"May I ask you to consider the possibility that this is not your own private forum. Nor is it primarily designed to advertise your book. I am not saying that your posts are uninteresting or without merit. They are certainly very interesting and with much merit. That is not the point. First of all I understand your decision to remain within the boundaries of your particular historical analysis. That makes perfect sense to me. But, as you must surely know, there are other forms of analysis. And once you post on this forum, what you say is fair game and subject to any number of analytical methologies -- or lack thereof. To archly disallow any form of criticism but that which you approve is imho highly questionable in any academic community and even more so on this particular forum. Now I will concede that some forms of analysis are... well... worse than useless. Generally speaking psychobabble annoys me too. However it is contingent on you to consider more than one aspect of any one analytical methodology. And to address those aspects with not only rigour but also respect. That is so obvious that it surprises me that there is any need for a reminder.Certainly the practical use of an analytical approach is worthy of examination. The useful aspect of considering Luther's family background is that it sheds light not only on what may have been his own barriers to rationality -- if you will -- or community -- if you will -- or even courtesy -- if you will. It also sheds light on barriers that our contemporaries may have against same, and particularly against the Church.Let us keep in mind that what you find useful could quite well be different from what another person finds useful. Understanding what a major historical figure had against the Church is profoundly useful for Catholics.Of course we can't ascertain for sure whether or not Luther had PTSD. But we can draw parallels between his behaviour and the behaviour of our contemporaries who do have PTSD, while allowing for culturally and historically specific norms. If we can't draw parallels then what can we learn from history -- your version or anyone else's version -- that is of any use to anyone at all?The validity of psychohistorical approach is not diminished simply because three authors reached different conclusions. Moreover, when all is said and done, questioning the rationality of Luther's theories is not a psychohistorical question.Finally, I cannot stress the importance of courtesy enough. You must know better than to take the approach you have. Since when has any useful research come of discarding a friendly demeanor?I'm really not wanting any answers from you. Only that you exercise some restraint and respect in imposing your own norms on others who may wish to contribute to the discussion. Is that not a legitimate request? Is it unfair? Is it unreasonable?"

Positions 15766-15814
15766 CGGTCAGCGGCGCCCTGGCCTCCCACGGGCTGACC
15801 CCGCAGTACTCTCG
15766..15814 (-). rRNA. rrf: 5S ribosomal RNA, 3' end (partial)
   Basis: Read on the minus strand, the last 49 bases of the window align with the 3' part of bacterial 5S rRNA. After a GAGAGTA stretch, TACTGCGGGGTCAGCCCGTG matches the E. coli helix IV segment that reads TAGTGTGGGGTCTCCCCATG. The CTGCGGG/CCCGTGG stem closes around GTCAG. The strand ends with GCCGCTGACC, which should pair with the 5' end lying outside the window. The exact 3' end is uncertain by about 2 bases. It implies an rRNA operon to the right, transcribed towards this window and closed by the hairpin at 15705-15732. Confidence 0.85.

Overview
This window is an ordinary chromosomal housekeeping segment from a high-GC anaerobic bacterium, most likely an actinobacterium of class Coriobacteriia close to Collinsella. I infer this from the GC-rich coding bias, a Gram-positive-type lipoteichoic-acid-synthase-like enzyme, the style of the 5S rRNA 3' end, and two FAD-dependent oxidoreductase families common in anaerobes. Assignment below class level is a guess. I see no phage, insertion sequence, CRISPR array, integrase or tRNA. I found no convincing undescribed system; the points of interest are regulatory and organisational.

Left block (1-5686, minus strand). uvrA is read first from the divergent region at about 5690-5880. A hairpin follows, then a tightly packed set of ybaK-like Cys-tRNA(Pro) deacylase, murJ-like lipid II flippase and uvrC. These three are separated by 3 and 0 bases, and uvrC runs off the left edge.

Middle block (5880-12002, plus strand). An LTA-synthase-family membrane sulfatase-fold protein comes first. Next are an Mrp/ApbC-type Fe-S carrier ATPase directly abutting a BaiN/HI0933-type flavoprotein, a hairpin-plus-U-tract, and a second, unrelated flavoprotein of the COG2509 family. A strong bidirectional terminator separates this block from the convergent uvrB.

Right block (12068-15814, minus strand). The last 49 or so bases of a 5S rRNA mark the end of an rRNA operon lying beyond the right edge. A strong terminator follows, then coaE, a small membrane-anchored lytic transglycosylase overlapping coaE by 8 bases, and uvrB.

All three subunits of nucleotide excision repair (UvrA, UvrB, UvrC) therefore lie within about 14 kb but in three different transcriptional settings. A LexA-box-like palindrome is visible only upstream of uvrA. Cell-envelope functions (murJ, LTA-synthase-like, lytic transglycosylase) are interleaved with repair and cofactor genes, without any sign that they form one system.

Funny how this guy began with certainty of his psychohistorical approach, and then when confronted as to the worth of this approach, it becomes theoretical. To engage in a discussion like this is to spin one’s wheels indefinitely. It is a conversation of pure speculation, only to be enjoyed by those bent on sophistry. It is usually an example of a double standard as well, because the same approach is not applied to those put forth as Roman Catholic heroes. Luther is assumed to have deep psychosis, while others are let off this his hook, despite whatever the historical record says of them. The reason? Why, they defend Rome, so they’re ok.

In regard to the proper protocol of the Catholic Answers forums, the topic category this posted in was “Sacred Scripture” so, the direction of this thread and this sub-forum would necessitate that it was this guy's speculative comments which don’t belong. Finally, I am not advertising a book. I don’t know where he got that from. It is Catholic apologist Gary Michuta who had been advertising his book, not me.